The superfluous is very necessaryVoltaire
No, don't get excited as this is not a blog about a great new e-book reader application for the iPod Touch post jailbreak. It simply outlines how I organised my e-books on my local network so I could access them efficiently from Safari on the Touch.
Currently I have chosen not to jailbreak my iPod Touch since it will invariably lead to far too much time preoccupied with installing and testing 3rd party applications! After all it is an MP3 player not a phone so do I really need all those extra applications?
But the one thing I do really need is an e-book reader and this was one of my main reasons behind investing in an iPod Touch to allow me to read my e-book collection on a more portable device than my iBook. Accessing PDF files on the Touch is simply a case of visiting the PDF URI in Safari. This is fine for my purposes and the clarity and sharpness of the screen make reading PDFs very enjoyable. A few important features such as bookmarking are absent but this serves as an adequate stop-gap for me at present. So I just had to find a simple way to access all my PDF files from my iMac harddrive. Fortunately this wasn't too hard since I have recently been test driving the excellent Papers for archiving all my e-books and journals and have them indexed in a library directory with sub-folders for each year of release.
So, I just needed to configure Apache to access that directory so I could load up my e-books in Safari on my iPod Touch. Since my apache server also serves my sandbox for web development I wanted to keep access to my e-books separate. The normal approach to this would be to create a new name-based virtual host and update the machine entries in NetInfo Manager. But without jailbreaking my iPod Touch there is no way to override the local DNS (i.e. lack of a NetInfo Manager and shell access to lookupd).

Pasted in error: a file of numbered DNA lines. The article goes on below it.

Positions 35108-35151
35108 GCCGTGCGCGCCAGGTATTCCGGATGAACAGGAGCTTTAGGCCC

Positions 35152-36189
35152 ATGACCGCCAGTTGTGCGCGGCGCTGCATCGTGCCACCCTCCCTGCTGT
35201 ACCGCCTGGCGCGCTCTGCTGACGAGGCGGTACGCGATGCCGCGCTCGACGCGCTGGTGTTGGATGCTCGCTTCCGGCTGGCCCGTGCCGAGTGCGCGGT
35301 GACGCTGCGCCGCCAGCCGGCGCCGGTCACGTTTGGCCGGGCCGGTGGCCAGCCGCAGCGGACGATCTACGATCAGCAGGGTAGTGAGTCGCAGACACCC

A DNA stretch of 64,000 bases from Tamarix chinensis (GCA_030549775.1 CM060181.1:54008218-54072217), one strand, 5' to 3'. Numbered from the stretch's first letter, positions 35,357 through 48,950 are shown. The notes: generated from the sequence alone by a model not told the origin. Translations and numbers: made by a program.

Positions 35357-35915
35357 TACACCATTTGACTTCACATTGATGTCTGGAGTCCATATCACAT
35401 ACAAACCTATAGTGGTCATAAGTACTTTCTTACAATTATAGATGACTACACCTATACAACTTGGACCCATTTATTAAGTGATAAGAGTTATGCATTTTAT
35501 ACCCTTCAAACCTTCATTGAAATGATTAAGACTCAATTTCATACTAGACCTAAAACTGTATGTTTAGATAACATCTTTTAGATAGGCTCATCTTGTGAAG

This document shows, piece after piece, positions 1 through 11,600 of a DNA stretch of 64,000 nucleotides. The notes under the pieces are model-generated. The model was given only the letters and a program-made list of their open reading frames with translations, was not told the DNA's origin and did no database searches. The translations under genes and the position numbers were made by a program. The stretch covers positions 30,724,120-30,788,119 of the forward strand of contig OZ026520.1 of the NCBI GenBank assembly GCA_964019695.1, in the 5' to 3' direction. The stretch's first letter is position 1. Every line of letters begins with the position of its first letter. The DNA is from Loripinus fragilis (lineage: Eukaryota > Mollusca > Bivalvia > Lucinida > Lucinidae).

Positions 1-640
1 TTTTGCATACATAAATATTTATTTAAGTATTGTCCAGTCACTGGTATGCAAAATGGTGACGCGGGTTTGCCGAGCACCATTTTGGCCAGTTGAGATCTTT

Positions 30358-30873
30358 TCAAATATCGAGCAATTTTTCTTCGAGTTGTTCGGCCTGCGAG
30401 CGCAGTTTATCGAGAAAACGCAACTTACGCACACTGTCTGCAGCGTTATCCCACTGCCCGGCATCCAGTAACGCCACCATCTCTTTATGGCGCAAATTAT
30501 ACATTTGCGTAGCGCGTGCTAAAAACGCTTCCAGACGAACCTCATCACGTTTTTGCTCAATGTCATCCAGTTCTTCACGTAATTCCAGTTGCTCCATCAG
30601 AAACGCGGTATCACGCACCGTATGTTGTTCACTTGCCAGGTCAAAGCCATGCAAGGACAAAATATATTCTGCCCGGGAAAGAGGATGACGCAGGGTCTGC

Instead, the best solution was to enable another port in the apache configuration, and then all requests on this port can redirect to the e-book directory:
Port 99 seemed like a nice easy number to remember. So after enabling port access in the firewall and a little bit of Apache virtual host configuration later:
NameVirtualHost *:99 <VirtualHost *:99> DocumentRoot /Path-to-Papers-Library <Directory /Path-to-Papers-Library> Allow from all Options FollowSymLinks Indexes IndexOptions +SuppressHTMLPreamble +FancyIndexing +NameWidth=* +SuppressDescription IndexIgnore *.papers* Unknown .svn ._* .DS* Spotlight </Directory> </VirtualHost>
The virtual host is enabled on port 99 and the root directory for this site will point to the Papers library. I then just used a few rules from the mod_autoindex module to make the directory index available in a simple to browse layout.
And there it is. I can now load up Safari on my iPod Touch and browse to http://192.168.1.65:99 on my local network and have ready access to all my e-books. Of course this requires I am within range of my local network. Taking my e-books away with me would require hosting on a network available outside my LAN.
Posted on Tuesday, Oct 30, 2007 at 13:43:10.
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